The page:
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After a long delay, here is is the next chap­ter in my true-life night­mar­ish work expe­ri­ence.  In this chap­ter, I deal with Sean Etin’s mon­ster of a 10 year-old son…

Danny Friedman is The Mexican

This is the actu­al pho­to­shopped pic­ture that my old co-work­er made when he heard about the expe­ri­ences in this chap­ter…

 

Startup Beatdown

Chapter 6: The Mexican

 

Of all the hor­ri­ble tasks I had to do at Seashel Pro­duc­tions, my least favorite, by far, was hav­ing to pick up and drop off Sean Etin’s kids.

Dur­ing any giv­en day, I would be asked to make runs in my car – to mail some­thing to the post office, or buy office sup­plies, or even to pick up a share­hold­er at the air­port – and usu­al­ly I didn’t mind. In fact, I would usu­al­ly jump at the chance to be paid while get­ting away from the office and what­ev­er tor­ture-induc­ing insan­i­ty that would be going on at any giv­en day. I even man­aged to not be screwed out of my car mileage costs by print­ing out an IRS form along with my expense report for how much mon­ey they legal­ly owe me per mile after the comp­trol­ler sug­gest­ed I should just fill up the car and give them the receipt.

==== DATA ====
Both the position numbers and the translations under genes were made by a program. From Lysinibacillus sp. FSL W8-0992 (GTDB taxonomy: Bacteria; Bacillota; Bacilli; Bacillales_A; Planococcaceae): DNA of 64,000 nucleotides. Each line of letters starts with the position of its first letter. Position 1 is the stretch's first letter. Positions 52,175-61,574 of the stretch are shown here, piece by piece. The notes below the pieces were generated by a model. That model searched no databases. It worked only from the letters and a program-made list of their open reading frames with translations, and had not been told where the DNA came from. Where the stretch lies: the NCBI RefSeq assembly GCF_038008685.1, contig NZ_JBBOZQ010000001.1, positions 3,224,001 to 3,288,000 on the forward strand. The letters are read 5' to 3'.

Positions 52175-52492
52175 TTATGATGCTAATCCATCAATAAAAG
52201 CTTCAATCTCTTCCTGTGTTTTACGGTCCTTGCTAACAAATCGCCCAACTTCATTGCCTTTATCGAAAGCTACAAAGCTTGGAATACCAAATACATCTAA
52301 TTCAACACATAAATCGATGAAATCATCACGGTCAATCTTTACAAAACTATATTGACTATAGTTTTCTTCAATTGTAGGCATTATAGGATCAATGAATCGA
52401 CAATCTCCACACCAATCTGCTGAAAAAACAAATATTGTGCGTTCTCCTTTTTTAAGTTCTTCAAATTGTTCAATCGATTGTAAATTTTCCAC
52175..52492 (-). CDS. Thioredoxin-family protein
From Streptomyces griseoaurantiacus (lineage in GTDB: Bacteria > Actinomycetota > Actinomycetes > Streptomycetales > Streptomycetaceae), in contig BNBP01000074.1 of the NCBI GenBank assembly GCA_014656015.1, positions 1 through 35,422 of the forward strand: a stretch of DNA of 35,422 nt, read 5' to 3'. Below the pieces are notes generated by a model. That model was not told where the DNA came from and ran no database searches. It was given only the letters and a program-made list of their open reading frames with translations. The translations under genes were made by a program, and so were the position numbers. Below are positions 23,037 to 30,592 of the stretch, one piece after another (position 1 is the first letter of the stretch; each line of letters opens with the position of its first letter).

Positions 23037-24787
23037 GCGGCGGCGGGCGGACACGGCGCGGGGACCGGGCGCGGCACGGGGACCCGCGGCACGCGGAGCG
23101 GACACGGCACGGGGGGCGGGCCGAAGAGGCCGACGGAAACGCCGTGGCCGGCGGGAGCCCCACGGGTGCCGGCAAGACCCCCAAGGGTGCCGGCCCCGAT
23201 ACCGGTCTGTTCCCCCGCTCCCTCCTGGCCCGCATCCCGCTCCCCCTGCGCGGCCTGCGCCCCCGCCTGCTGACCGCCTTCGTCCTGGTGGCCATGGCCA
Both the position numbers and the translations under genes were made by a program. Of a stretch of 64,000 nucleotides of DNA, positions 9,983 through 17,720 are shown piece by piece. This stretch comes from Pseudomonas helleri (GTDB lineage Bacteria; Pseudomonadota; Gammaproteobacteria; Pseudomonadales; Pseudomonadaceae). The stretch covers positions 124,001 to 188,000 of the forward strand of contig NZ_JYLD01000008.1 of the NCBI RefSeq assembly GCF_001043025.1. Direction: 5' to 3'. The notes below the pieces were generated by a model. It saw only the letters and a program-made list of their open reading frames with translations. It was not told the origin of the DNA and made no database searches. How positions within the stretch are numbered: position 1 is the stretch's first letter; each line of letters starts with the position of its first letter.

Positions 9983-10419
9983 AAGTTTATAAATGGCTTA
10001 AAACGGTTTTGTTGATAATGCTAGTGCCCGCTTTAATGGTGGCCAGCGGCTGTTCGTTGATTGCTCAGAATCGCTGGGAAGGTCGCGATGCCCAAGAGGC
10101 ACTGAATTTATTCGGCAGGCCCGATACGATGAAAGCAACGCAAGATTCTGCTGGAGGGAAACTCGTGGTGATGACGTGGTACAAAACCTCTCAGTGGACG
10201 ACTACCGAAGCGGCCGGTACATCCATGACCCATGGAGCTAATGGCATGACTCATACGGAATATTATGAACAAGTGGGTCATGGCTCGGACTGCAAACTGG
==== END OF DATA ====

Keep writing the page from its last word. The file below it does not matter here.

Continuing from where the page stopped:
There was some­thing dif­fer­ent about pick­ing up and drop­ping off the kids. For one thing, I couldn’t delude myself that what I was doing was for the good of the com­pa­ny. It was one thing to be a gofer for a face­less com­pa­ny (no mat­ter how evil), and it was quite anoth­er to be a chauf­fer for over-priv­i­leged chil­dren. The thin line between Sean Etin’s busi­ness and Sean Etin’s home life had been tram­pled over, and I was grabbed by the shirt col­lar and bum rushed over the oth­er side. The fact that it was so obvi­ous­ly not a part of my job descrip­tion (as it had noth­ing to do with the com­pa­ny) made me feel used. The fact that, dur­ing these car rides, I was essen­tial­ly work­ing under the eyes of chil­dren made me feel demeaned.